Author: Harlan Coben
Ready for a nine hour drive, the fiancé and I once again dug into my mystery box of eBay purchased audio books. This time, Harlan Coben’s novel Play Dead, a twisting mystery as the back cover blurb promised, went into the CD player and we both kicked back for the long ride and the murky story. Imagine then what a surprise it was to encounter, even before chapter one, a warning from the author advocating only stolid fans to proceed and all others to run, not walk away from this, his first novel which he considers amateurish now, in light of his later bestselling NY times series. We had both heard the name of Coben but neither of us were familiar with his novels and, not taking the warning to heart, we listened anyway, with a few twinges of anxiety because if the book really was as bad as Coben lamented, it was going to be a torturous all day drive.
It all starts with sultry supermodel and inspired business woman, fashion logo Laura Ayers and her secret marriage to the internationally renowned Celtics basketball star, dashing David Baskin. As with all couples, the made in heaven, all’s right with the world aura is punctuated by the darkness of family dynamics. Laura’s mother loathes David and it’s for this reason that the marriage and the sexy honeymoon in far-flung Australia is a big secret. Only when David goes for a swim later to be declared dead does Laura begin to follow the sordid clues to a murder thirty years old and a long string of retribution and lies.
Starting with the depressed, and frankly over dramatic tones of Scott Brick, our narrator for the 17 hour reading extravaganza, Play Dead simply didn’t grab me. Maybe it was the author’s own warning still resonating in my mind or perhaps it was my general yen to align with the underdog, not two ridiculously wealthy superstar heroes with oozing charm and charisma and an unbelievable down-to-earth veneer. I shrugged off my prejudice, wanting to instead soak into a steadily convoluted mystery that embraces both past deception and cold blooded killing. What I got instead was a lukewarm story that didn’t truly capture my interest until the first three fourths of the novel had plodded by and the action of the plot finally discovered its freedom and came out to play.
Laura wades through thick, grisly prose with the flair for a teenager’s overdramatic sorrow, looking for clues to David’s disappearance, and later the inexplicable activities that both lead up to and follow his death. The pacing is slow, the novel fumbling with atmosphere and searching for its stride. That’s not to say that the narrative isn’t interesting, but it’s hardly the promised edge-of-the-seat mystery thriller. Laura’s friends and family evidently have something to hide and it’s the craftiness of the mystery, more than its telling, that keeps readers pushing forward while occasionally having a good laugh at the morose prose and even more lugubrious narration.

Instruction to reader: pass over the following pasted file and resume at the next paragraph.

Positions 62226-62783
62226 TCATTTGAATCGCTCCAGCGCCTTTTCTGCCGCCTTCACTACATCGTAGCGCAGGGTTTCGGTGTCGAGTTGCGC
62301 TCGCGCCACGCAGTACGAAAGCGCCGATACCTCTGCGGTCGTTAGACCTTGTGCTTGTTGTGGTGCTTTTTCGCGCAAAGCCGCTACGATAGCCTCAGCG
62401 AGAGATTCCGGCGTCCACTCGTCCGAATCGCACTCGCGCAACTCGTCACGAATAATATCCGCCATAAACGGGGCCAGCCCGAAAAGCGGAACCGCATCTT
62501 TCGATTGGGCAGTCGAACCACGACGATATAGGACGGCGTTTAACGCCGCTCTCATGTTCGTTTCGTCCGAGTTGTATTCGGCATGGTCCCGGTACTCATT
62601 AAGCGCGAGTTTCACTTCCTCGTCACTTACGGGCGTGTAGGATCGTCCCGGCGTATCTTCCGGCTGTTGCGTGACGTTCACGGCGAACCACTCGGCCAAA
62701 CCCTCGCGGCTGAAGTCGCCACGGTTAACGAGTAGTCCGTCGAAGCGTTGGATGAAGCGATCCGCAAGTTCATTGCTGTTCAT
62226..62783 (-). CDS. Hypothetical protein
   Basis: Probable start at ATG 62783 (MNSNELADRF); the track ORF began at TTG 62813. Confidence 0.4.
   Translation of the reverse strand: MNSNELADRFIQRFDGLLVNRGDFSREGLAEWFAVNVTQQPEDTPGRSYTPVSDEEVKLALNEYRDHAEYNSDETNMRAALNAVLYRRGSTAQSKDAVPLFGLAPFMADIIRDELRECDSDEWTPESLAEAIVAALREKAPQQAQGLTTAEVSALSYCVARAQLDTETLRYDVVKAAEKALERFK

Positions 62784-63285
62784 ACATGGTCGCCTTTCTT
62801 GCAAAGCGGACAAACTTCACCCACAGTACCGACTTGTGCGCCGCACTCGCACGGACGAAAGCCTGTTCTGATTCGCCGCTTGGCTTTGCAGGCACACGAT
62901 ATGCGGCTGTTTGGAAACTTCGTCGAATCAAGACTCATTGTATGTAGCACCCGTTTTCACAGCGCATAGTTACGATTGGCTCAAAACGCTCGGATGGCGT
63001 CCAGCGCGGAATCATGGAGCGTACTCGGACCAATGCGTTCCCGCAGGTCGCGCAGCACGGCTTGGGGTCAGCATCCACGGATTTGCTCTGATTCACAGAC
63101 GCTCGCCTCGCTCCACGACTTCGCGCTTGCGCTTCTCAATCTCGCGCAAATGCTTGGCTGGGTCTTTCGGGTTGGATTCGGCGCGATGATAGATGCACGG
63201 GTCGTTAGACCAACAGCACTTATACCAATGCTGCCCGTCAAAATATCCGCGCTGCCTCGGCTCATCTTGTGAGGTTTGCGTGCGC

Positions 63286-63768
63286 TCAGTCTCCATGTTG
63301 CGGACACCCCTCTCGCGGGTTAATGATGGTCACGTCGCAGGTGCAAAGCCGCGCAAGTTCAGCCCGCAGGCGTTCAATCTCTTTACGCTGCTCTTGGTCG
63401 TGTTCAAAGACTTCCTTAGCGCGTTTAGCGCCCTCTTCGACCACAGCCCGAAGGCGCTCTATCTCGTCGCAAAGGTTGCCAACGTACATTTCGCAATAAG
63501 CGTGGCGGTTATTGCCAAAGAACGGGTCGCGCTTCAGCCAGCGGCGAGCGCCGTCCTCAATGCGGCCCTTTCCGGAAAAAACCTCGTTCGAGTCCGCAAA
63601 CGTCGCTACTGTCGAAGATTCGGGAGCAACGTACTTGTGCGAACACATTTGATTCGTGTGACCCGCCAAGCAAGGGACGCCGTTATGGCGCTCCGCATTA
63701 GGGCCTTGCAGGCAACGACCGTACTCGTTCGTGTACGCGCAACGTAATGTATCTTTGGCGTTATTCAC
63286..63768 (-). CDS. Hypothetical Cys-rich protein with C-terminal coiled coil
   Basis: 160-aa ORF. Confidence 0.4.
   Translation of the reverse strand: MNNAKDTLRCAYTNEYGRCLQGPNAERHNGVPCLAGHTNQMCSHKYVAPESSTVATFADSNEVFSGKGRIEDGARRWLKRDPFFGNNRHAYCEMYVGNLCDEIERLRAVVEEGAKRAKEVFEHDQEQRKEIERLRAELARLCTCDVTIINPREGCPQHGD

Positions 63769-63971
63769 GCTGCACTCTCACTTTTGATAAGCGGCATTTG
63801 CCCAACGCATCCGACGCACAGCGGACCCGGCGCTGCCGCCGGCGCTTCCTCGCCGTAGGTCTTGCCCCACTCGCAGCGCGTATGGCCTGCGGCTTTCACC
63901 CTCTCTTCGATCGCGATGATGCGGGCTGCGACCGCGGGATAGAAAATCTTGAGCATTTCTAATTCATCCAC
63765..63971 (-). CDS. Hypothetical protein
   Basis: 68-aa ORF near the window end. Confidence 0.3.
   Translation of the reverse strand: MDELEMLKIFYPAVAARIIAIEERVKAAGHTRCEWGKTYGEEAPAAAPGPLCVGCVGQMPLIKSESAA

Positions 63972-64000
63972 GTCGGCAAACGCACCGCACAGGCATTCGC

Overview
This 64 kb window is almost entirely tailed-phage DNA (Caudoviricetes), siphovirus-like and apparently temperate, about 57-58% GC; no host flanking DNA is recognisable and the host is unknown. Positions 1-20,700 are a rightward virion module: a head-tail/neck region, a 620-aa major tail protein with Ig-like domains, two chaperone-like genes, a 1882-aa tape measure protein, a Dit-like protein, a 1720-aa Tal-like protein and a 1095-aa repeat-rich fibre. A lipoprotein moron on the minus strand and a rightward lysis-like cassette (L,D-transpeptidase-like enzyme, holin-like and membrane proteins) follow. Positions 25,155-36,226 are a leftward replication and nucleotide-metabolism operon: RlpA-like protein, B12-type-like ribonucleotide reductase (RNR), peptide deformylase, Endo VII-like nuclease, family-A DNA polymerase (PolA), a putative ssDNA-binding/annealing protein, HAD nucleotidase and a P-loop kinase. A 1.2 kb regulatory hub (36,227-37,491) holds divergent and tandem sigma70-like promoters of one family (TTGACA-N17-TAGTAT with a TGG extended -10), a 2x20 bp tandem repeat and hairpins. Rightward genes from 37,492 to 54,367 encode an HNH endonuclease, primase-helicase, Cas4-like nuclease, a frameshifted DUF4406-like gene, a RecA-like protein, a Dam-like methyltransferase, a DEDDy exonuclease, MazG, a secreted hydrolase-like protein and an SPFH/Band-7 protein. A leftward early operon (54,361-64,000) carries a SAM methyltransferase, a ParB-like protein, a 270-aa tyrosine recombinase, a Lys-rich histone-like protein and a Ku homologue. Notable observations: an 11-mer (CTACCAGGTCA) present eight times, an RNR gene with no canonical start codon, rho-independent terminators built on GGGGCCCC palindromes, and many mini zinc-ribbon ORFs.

Coben is careful, too careful, not to give away the killer’s gender, and this means that readers form an opinion (a surety really) early on and stick with it right until the bitter end. This is less of a deterrent than I felt for, say, the first nine discs, especially since Coben does deliver a table-turner and thwarts expectations with a surprise revelation. As with everything else, however, it takes too long to be entirely satisfying and, despite the surprise, has the distinct flair of an overplayed gimmick.
The threads that combine to form the secret web of lies loop and spiral until they create a cobweb. While some of the tangles are beautifully intricate, albeit disturbed in the sense of overplayed B-movies, readers are left to examine the messy ball of threads, trying to figure out where they all connected and if they all had a true finish or merely unraveled in the forgotten layers of a slow paced, over populated, drama. Brick’s steadfast woeful narrator further exacerbates all of the outlandish, sticky situations, leaving readers relieved that despite the final heart-pounding moments, this giant of a novel is finished. And, let’s be honest, while it wasn’t the type of audio book that ends up getting thrown out of the car like a Frisbee half way onto the interstate entrance ramp, it’s an accurately labeled amateur effort with tints of greatness, that just doesn’t quite make it.
– Frances Carden